Once, the notion of owning two homes was solely for the wealthy. But now more middle-class baby boomers entering retirement are “trading down” from a big family house to two small abodes in separate states, according to real estate specialists.
“These aren't rich people. … Yet they have traditional pensions that give them enough income to support homes in two parts of the country,” said Margie Casey, a veteran real estate broker and author of “Relocate at Retirement or Not?”
In a typical scenario, a retiring couple will first sell the large family house. Then they'll buy a smaller home nearby for use as their primary residence. Finally, they'll purchase a small, secondary residence in another state, most often in a resort setting.
Wherever they choose to live, most boomers want low maintenance — with exterior upkeep provided through a condo or homeowners association.
Here are a few tips for those considering a two-home retirement dream:
• First check out the financial implications of your plan.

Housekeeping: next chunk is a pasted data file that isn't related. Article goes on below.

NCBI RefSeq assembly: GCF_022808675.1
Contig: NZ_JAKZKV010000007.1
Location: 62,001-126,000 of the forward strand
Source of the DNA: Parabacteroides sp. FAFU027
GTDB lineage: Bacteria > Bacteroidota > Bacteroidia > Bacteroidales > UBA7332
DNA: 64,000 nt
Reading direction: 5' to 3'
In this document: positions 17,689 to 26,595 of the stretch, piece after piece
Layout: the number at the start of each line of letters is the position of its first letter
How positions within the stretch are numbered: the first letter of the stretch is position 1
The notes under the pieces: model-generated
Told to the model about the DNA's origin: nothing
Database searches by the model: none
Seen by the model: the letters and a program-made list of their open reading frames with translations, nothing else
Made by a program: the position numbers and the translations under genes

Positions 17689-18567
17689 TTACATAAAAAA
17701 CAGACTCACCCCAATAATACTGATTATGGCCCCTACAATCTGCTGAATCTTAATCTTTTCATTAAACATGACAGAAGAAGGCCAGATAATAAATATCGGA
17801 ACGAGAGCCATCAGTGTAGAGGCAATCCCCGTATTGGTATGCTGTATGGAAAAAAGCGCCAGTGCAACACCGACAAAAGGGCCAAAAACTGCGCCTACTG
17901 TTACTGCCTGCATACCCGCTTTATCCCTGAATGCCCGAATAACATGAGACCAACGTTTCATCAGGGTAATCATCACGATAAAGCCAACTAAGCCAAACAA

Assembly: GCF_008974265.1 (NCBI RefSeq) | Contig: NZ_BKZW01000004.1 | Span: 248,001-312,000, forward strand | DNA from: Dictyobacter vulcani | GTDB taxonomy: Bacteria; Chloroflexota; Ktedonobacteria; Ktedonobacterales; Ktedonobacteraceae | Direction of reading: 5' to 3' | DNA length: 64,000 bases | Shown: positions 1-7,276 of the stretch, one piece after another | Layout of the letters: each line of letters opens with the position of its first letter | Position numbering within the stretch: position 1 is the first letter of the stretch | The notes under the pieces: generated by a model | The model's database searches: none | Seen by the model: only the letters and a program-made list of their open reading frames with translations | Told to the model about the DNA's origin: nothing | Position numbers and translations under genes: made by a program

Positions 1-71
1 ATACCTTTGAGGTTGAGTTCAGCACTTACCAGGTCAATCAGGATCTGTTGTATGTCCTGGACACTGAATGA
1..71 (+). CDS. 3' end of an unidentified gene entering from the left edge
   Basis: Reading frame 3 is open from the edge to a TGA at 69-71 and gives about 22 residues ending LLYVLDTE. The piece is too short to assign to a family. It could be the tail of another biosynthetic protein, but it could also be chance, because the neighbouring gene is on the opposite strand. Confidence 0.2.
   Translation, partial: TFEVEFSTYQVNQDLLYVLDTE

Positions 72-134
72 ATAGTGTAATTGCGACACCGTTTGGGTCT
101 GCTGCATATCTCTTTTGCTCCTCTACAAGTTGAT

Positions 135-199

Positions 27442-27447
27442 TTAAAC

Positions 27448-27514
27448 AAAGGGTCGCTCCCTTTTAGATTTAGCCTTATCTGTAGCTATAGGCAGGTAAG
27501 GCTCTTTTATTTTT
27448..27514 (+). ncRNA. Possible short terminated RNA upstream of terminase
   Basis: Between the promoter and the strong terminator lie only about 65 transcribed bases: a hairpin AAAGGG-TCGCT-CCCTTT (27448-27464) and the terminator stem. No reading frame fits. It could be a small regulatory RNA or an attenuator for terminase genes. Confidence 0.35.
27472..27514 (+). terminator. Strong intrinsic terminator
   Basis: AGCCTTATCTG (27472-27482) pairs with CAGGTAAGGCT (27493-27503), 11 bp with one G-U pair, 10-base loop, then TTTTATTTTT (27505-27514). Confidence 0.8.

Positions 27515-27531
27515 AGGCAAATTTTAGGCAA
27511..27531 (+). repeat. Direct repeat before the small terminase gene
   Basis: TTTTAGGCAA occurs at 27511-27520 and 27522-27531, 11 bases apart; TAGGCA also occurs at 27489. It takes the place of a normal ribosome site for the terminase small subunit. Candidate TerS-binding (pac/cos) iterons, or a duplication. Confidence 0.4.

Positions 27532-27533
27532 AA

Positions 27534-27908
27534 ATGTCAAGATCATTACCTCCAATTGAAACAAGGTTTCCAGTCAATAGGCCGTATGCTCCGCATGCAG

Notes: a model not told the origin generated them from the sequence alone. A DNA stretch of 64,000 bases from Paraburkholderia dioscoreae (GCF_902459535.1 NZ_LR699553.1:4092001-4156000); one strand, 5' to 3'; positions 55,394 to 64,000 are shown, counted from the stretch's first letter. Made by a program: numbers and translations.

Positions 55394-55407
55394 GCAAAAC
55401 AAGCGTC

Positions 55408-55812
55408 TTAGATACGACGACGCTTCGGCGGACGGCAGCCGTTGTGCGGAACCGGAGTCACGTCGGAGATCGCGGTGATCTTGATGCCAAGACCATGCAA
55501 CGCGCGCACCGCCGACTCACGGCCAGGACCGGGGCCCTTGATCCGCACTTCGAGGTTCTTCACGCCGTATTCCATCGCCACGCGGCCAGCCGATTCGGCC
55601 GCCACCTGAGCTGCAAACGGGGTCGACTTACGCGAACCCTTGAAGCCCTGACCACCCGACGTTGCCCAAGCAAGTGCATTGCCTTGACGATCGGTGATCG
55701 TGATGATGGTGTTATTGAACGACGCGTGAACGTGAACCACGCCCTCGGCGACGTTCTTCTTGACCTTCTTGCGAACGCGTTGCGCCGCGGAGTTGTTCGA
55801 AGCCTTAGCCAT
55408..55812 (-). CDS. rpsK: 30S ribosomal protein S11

Casey, who reviews retirement communities on her website (www.realestatescorecard.com), said anyone considering two-home ownership should first discuss the financial implications with a professional adviser.
On paper, it should be no more expensive to own two small units than a single large one. But in reality, dual homeownership can be more expensive after you take into account homeowners association fees and transportation costs.
Local taxes are also a big factor, especially in today's tough times, where cash-strapped municipalities are frequently raising them.
• Consider transportation before deciding where to relocate.
Relying on an out-of-the-way airport makes it harder to travel to distant locations for vacation or to see your offspring. It can also add to your transportation bills.